Danielle Sheer, vice president and legal counsel at the data storage and security firm Carbonite, explained what dentists need to do to keep patient data secure at the Yankee Dental Congress on Thursday, Jan. 27.
Meeting HIPAA compliance standards is a requirement, not a choice.
At the 2017 Yankee Dental Congress on Friday, Jan. 27, Danielle Sheer discussed HIPAA compliance, a subject she deemed “near and dear” to her heart.
Sheer is vice president and general counsel at Carbonite, a company that provides automated data storage solutions for businesses. She explained that there are three main safeguards, or security rules enacted by the U.S. Department of Health and Human Services to protect patient privacy: administrative safeguards, physical safeguards, and technical safeguards.
Administrative safeguards are security measures that restrict access to patients’ electronic protected health information, keeping out unauthorized persons. Vulnerability of patient information should be tested, she said. Does your system detect intrusion, and are there rules to manage a breach? Sheer referred to this method of testing vulnerability as “ethically hacking” the system. She said that this safeguard “ensures confidentiality, integrity, and availability of data.”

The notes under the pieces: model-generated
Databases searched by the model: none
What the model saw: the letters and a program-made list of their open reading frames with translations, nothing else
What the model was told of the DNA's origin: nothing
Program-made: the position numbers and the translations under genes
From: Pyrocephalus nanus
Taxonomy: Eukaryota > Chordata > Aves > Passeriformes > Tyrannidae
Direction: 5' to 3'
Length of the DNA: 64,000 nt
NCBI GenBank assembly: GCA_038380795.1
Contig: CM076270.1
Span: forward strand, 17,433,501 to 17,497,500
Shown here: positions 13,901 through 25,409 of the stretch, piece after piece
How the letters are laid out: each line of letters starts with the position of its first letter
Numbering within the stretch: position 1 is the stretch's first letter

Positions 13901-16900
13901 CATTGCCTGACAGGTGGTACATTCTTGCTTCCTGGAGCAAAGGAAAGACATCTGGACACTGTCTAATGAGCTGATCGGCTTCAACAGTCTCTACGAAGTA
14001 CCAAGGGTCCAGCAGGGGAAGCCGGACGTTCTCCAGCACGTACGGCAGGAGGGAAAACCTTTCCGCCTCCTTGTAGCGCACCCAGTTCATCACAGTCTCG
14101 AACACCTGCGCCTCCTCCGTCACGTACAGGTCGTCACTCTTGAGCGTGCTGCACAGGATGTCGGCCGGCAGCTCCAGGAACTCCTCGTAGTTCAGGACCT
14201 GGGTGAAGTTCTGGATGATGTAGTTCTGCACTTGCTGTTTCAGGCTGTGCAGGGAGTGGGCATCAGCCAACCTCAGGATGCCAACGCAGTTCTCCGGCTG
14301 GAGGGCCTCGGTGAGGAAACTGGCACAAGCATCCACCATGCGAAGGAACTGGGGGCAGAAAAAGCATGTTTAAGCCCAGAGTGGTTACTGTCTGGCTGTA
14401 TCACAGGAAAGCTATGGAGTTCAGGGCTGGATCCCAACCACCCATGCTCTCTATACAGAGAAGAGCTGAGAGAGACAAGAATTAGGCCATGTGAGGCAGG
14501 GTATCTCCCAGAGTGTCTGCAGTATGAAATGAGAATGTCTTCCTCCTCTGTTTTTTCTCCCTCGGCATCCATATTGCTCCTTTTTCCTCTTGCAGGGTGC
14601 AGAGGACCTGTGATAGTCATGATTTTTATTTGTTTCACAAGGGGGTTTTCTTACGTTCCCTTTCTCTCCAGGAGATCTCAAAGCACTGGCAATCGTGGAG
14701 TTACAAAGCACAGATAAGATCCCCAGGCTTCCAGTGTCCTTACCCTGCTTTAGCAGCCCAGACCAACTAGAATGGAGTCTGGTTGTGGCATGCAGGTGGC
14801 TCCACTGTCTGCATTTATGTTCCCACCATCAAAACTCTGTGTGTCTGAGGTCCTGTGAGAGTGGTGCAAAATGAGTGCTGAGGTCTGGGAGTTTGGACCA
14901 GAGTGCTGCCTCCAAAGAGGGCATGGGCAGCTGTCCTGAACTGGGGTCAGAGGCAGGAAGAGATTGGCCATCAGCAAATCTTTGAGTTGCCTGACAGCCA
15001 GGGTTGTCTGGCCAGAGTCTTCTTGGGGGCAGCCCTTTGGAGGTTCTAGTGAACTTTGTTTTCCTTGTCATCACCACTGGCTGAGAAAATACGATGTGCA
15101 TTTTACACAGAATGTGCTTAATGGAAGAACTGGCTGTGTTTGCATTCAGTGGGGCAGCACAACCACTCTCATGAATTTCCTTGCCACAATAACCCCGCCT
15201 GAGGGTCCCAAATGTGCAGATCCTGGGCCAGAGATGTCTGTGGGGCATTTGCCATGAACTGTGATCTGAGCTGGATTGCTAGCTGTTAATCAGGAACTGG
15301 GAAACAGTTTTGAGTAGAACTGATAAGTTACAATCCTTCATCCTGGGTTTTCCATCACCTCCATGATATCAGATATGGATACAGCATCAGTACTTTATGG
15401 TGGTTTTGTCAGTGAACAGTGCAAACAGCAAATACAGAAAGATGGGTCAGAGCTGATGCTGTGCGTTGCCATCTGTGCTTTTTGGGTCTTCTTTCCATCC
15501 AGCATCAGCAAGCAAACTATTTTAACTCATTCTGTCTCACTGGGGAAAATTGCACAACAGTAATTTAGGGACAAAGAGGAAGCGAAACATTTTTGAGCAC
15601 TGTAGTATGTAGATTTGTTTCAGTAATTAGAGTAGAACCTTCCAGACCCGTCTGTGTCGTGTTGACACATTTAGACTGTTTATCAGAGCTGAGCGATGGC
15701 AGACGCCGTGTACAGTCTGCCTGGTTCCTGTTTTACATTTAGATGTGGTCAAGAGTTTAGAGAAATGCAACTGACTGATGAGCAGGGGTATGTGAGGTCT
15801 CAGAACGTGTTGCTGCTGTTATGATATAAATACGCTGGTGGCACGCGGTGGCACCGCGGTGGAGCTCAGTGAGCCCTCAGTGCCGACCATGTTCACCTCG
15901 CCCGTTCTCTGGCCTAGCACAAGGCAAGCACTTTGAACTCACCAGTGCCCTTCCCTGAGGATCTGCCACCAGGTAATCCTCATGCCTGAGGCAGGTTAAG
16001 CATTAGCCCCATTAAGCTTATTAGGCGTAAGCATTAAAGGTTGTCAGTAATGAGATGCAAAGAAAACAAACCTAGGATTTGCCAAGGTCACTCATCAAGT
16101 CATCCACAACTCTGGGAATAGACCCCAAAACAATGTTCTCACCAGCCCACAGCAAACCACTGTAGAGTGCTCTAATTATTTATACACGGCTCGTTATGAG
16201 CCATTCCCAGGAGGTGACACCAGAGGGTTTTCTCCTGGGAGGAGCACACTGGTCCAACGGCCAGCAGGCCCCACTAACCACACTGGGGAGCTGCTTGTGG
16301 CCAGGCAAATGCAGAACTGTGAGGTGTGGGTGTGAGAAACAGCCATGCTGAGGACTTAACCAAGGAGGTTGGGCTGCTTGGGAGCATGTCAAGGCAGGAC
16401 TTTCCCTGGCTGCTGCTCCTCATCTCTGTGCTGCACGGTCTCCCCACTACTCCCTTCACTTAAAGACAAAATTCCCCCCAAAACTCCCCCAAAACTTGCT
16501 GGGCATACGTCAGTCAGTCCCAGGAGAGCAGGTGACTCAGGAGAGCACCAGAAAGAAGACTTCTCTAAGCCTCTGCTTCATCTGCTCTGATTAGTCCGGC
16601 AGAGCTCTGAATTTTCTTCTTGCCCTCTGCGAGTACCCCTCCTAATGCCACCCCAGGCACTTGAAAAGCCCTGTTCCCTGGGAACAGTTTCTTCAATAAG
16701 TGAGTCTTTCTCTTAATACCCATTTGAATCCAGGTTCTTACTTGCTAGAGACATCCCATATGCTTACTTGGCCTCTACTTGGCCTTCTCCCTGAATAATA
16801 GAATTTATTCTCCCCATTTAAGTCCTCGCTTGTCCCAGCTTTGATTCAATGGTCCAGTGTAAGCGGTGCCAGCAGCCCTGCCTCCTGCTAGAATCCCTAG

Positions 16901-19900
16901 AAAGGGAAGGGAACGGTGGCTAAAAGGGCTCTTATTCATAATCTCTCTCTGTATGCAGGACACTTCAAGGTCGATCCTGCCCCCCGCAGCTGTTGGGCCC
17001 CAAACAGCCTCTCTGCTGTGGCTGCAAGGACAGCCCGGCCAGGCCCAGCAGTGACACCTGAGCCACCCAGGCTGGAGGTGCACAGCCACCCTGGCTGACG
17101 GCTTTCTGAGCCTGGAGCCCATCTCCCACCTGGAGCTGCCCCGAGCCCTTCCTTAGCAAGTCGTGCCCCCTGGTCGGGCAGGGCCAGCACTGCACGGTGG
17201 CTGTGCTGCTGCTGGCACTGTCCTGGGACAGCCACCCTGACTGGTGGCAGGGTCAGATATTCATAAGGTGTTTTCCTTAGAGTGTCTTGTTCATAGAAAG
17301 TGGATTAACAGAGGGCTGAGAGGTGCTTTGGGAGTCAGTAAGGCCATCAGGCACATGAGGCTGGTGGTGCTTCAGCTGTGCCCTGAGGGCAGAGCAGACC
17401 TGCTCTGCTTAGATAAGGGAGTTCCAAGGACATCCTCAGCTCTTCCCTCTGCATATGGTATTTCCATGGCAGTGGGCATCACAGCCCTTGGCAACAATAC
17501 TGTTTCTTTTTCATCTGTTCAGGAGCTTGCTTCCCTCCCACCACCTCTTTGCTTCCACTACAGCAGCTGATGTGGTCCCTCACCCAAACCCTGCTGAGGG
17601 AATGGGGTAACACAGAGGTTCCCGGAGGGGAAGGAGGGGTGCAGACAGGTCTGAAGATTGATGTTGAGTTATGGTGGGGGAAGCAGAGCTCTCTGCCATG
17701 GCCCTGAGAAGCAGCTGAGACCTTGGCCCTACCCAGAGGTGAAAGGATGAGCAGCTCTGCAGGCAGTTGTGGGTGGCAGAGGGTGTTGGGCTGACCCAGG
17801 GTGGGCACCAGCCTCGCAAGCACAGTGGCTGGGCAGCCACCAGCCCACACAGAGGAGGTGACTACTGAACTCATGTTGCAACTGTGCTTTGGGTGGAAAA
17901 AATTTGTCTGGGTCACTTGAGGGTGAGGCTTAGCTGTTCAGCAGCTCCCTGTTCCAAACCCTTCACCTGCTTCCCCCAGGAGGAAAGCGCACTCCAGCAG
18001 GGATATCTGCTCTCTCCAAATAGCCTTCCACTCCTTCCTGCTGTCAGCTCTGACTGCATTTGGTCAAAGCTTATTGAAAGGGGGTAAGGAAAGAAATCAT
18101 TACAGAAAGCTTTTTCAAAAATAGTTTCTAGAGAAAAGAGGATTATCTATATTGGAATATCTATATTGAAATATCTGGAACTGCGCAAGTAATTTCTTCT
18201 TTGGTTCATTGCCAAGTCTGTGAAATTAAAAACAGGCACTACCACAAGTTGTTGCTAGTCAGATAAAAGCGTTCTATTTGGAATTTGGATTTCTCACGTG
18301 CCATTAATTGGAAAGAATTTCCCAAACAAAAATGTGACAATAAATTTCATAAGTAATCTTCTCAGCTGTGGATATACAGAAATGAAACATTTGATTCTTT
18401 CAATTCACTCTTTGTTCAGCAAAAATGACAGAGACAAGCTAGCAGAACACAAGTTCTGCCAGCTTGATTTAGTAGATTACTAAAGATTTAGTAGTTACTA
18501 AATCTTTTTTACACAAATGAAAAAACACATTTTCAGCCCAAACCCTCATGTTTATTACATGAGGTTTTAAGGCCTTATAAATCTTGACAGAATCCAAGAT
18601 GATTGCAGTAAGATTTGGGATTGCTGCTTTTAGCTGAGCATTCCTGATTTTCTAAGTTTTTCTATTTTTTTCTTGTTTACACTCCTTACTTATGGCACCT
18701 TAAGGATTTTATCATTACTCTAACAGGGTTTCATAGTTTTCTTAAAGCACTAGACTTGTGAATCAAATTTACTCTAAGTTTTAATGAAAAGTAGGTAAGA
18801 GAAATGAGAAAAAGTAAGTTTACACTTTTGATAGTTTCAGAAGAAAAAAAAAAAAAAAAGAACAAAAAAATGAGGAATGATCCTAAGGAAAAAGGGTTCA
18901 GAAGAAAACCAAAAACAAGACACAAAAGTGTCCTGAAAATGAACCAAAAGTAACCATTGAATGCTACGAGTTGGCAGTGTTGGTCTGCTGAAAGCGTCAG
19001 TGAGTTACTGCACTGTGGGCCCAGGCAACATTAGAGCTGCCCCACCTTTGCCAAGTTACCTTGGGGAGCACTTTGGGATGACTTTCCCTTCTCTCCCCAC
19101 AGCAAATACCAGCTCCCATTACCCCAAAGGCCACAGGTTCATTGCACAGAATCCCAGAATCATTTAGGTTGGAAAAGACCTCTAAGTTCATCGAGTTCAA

Physical safeguards are restrictions of physical access to healthcare facilities. Physical access should be limited to authorized personnel. Furthermore, all patient data must be disposed of securely, so that it is irretrievable, she said.
Technical safeguards are a means of encrypting and decrypting electronic protected healthcare information. Only those who are authorized should have direct access to patient records. It is imperative that electronics containing private information are password protected and automatically locked after the electronic device has been idle for a pre-determined period of time.
According to Sheer, there are three common mistakes that dentists or other healthcare practitioners often make:
1. Using a flash drive or external hard drive to back up data
2. Using public software, such as Google calendars or Google Docs
3. Using a program that syncs data rather than backs it up
With the first mistake, losing a flash drive or hard disk can cause several problems. While encrypting data is not required by HIPAA, not doing so causes vulnerability, said Sheer. If the data on your lost drive is not encrypted, someone can access those files. On the other hand, even if the data is encrypted, you still run into the issue of having no backup files.
In addition, when using public software to set up patient appointments or store patient information, you have now made what is supposed to be private data public.
Finally, syncing data refers to keeping data consistent on all your devices. It does not, however, create a copy of your data as backup.
Ensuring that HIPAA compliance standards are met within your practice can help you avoid lawsuits with the government and settlements that sometimes range in the hundreds of thousands of dollars, Sheer advised.